The Prime Minister has announced an ambition to use artificial intelligence to prevent 22,000 cancer deaths annually by 2033.
The Government said that its new plans will see at least 50,000 people each year diagnosed at an earlier stage of prostate, ovarian, lung or bowel cancer.
This could involve using new technology to cross-reference people’s genetics and medical records with national data to spot early-stage cancer.
It claimed this could allow doctors to make referrals ahead of symptoms developing.
In a speech in Macclesfield today, Ms May challenged the NHS and tech sector to use data and AI to ‘transform’ the diagnosis of chronic diseases.
She said: ‘The development of smart technologies to analyse great quantities of data quickly and with a higher degree of accuracy than is possible by human beings opens up a whole new field of medical research and gives us a new weapon in our armoury in the fight against disease.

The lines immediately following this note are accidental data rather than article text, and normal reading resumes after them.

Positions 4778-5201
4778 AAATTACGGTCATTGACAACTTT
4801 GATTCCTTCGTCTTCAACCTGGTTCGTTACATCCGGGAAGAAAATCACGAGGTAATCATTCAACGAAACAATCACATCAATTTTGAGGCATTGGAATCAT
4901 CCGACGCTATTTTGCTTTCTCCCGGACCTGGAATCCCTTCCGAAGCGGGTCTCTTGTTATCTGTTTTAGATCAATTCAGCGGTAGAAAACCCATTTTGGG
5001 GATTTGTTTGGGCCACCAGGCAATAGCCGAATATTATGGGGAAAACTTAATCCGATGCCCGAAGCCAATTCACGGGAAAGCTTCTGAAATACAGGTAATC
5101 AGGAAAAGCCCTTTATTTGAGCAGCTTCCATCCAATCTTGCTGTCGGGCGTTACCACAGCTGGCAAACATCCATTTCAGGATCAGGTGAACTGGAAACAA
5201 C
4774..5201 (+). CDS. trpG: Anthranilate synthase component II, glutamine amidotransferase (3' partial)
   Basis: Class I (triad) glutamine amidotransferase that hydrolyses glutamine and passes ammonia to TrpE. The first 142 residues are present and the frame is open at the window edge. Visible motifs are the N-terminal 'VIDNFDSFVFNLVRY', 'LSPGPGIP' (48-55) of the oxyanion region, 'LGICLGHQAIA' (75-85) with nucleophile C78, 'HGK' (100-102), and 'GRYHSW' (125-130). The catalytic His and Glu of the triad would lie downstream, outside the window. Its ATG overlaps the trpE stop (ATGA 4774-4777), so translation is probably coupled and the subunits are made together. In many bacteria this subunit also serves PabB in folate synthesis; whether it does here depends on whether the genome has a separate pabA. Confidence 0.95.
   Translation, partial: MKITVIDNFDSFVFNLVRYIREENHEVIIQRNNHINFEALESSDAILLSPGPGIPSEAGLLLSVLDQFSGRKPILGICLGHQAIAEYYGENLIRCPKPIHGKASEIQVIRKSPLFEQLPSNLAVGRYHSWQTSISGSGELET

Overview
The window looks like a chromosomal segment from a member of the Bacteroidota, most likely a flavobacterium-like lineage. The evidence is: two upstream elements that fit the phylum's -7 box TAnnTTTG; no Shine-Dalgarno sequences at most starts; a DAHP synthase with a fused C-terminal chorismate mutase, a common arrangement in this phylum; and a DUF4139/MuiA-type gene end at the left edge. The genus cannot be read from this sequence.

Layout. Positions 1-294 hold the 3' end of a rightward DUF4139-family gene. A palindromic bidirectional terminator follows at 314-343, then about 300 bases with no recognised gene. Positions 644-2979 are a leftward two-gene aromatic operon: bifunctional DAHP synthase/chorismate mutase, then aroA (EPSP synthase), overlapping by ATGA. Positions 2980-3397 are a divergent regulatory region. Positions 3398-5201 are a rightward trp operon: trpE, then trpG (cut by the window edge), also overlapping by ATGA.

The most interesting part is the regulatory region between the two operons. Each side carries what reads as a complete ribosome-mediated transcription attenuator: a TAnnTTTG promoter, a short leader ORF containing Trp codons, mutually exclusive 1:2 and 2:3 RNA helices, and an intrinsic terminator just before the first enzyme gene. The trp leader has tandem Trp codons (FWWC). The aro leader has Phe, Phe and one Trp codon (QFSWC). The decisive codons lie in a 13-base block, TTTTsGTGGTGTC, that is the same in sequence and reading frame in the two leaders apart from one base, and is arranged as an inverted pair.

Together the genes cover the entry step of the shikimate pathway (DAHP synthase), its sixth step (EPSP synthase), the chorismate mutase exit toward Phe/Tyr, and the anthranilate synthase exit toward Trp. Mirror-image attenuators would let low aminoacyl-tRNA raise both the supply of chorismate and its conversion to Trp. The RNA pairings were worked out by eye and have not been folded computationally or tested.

‘Achieving this mission will not only save thousands of lives, It will incubate a whole new industry around AI in healthcare, creating high-skilled science jobs across the country, drawing on existing centres of excellence in places like Edinburgh, Oxford and Leeds – and helping to grow new ones.’
The announcement comes after a think-tank told the NHS that it needs to embrace the ‘immense opportunities’ offered by AI including chatbots, wearable devices, diagnostic tools and automated administration.